Cleansing the doors of cinematic perception... for a better now

Monday, December 31, 2007

2007: The Year of Apocalyptic Texas Cinema & The Death of the Fixed Narrative Perspective

Finally I saw NO COUNTRY FOR OLD MEN last night, after four frustrated attempts (where I got spooked by the disorganized pandemonium of the 14th St. Union Sq. theater). Even getting there 20 minutes early, my date and I had to sit in separate seats, luckily we grabbed the wheelchair-man-alone ones along the aisle, and passed our smuggled stuffs back and forth as if the aisle between us was some U.S.-Mexico drug border of the mind. I had some vague feeling of pleasure when I saw the outrage and dismay on the faces of those who came in after us when they saw all the empty seats covered, sometimes barely, with coats and hats. I saw them try to refrain from yelling--especially the long term couples--and hissing at each other to maybe just leave and duck into something else and/or see the manager, knowing full well there would be no manager, and no other films about Texas..with Texas and the Coen's million dollar mcguffin a fine but ignored metaphor for picking up the coats left as markers on the best seats and just hurling them into the front row.

This is the state of America: Apocalypse, Texas. Texas has become shorthand for a nice Road Warrior-sense of lawlessness, the "grab land from a Mexican and marry Liz Taylor"-style wildcatting of our most gas-conscious American fantasies. All big empty horizons and harmonicas in the wheezing mouths of skeletons, the Coen's are back on familiar ground, as I'm sure has already been written. They love big empty canvasses and then close-ups of cramped, mercilessly tacky interiors and hands with money and screwdrivers, and most of all they love circles... lots of circles. The thrill left for me this late in the game was in deconstructing the impression the film made on all my fellow audience members. By now we've been innundated with NO COUNTRY's critical praise. No man has escaped bearing witness to NO COUNTRY's late-inning sprint to greatness in the mediated collective consciousness. At any rate, I haven't. So seeing it now in the theater is not like you've latched onto a sleeper. But is NO COUNTRY even a real film? It seems more like a crossroads, a destination at which to wait for Godot, a diner filled with a unique cross-section of America, waiting for the birds or the mist, or the blob to come attack. Only in this case it's not a monster, but the apocalypse itself and there's no defence, no walls, no borders.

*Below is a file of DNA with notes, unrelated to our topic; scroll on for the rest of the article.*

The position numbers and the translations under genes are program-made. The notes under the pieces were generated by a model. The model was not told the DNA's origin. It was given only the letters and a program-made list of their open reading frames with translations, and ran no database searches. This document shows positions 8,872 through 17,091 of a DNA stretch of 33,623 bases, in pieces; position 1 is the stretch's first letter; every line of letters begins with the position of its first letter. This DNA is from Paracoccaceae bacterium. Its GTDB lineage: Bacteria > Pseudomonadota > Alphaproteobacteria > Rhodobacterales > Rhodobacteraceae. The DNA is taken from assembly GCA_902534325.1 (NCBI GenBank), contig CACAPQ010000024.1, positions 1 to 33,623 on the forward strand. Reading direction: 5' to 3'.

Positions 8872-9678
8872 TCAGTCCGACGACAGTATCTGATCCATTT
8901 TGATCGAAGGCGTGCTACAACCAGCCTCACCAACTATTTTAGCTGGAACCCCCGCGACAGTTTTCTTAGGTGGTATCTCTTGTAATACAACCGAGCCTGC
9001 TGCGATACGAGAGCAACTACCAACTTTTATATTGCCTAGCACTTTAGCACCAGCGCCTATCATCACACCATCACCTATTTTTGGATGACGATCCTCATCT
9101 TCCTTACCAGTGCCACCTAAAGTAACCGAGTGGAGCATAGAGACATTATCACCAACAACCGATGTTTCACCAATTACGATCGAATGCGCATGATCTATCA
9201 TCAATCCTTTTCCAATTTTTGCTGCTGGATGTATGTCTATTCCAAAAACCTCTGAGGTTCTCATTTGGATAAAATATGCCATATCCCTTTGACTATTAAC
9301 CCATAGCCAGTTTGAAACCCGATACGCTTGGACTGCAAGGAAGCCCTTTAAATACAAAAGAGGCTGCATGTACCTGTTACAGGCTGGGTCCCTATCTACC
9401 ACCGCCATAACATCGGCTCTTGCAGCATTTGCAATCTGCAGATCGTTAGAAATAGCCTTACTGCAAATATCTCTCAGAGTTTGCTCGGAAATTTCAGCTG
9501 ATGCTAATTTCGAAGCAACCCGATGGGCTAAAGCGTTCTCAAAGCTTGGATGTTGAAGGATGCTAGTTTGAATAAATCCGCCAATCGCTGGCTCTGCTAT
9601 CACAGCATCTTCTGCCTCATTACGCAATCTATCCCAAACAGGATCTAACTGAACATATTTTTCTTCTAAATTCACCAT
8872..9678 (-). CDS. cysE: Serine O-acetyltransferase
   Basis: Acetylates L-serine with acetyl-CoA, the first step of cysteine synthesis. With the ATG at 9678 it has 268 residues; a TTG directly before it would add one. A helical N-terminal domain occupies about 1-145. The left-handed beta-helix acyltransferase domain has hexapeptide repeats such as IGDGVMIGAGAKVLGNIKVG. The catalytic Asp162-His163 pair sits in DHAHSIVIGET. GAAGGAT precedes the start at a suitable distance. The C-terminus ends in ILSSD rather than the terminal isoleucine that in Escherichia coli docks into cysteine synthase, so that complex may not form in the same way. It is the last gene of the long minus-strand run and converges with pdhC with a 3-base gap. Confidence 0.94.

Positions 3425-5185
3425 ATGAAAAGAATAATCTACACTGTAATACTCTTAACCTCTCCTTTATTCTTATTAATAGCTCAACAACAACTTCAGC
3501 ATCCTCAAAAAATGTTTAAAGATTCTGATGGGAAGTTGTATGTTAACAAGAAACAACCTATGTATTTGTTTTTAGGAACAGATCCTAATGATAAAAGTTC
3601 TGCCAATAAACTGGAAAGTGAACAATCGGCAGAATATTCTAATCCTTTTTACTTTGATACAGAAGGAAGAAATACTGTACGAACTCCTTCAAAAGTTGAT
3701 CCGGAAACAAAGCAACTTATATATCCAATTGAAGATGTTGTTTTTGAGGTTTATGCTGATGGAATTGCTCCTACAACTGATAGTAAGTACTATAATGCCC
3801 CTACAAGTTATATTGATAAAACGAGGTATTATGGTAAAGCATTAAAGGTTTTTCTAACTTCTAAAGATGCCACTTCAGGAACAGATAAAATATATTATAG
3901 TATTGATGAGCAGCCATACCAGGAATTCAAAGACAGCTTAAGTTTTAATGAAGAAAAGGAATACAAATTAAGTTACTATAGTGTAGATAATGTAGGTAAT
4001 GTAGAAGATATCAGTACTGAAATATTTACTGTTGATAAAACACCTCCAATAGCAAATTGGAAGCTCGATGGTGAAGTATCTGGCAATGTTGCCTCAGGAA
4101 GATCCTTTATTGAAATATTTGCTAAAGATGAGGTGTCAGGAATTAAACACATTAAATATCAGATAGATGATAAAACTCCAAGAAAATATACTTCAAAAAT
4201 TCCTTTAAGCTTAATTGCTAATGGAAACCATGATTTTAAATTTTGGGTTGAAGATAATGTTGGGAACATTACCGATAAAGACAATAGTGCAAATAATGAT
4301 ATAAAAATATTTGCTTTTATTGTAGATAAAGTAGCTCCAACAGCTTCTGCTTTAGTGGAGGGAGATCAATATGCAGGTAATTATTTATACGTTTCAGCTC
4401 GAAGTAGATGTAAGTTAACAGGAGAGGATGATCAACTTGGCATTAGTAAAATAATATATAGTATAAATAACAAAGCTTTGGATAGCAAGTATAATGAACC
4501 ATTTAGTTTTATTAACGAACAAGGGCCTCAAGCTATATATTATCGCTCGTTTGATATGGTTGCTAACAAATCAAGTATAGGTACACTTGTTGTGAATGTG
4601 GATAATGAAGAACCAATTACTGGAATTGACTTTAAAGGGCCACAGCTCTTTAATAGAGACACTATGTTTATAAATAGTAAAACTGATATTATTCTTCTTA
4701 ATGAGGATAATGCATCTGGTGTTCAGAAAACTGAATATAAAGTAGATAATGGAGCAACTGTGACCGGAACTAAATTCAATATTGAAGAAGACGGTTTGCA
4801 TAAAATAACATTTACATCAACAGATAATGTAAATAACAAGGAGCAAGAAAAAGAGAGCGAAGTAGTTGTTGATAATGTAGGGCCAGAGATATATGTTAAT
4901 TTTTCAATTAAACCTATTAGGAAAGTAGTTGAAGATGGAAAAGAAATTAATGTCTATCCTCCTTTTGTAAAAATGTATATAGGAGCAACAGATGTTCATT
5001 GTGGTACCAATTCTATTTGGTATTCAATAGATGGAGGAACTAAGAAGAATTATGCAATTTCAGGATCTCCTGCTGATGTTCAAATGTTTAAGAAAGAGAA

The weird ending of NO COUNTRY is like the hand of your soon-to-die or already-dead father or grandfather reaching out of your own heart and pulling you into the screen and letting you know you never really lost it to begin with. There's no place like home, even if home is a movie theater where not even a pretty hipster couple can find seats together in the same time zone. You'd run, but there's no place to run...a sniper's scope or a pop-up ad will find you. America, where you thought yourself so safe from things like buckshot and coat-seat-markers, has become a tomb; worse than being walled up with your decomposinng father or a yowling black cat, you're walled up with a Dodge Ram truck commercial on endless loop.

What makes NO COUNTRY great really, in the end, is that it paves the way for THERE WILL BE BLOOD. The wild west eulogies are open for business and uber alles looms Kubrick (another big circle lover), his SHINING blood will be flowing and mixing with Upton Sinclair's black-sperm vengeance. The way's been paved and it's a half-pipe, so your kids can snowboard you to Valhalla (or hella). Word. Woot. Happy New Year, you old savings and loan, Zodiac watch-wearing scythe swiper of time! The fixed-positioin viewer-narrator is dead, long live the CSI "omnarrator!" The very old and the very new have found each other. Your kids have cobbled together a grandfather out of bits of old microfiche and silent cinema boxes, and they've cut you out of the loop. Where you gonna look now, scarecrow?

Let 2007 stand as the year the Coens showed us how death really works, just as Tarantino showed us how being DEATH-PROOF no longer works, not even for old men who have nothing left to lose but their center aisle seats. Now raise a glass of the bio-diesel and let's ring in the new automorphic new year!

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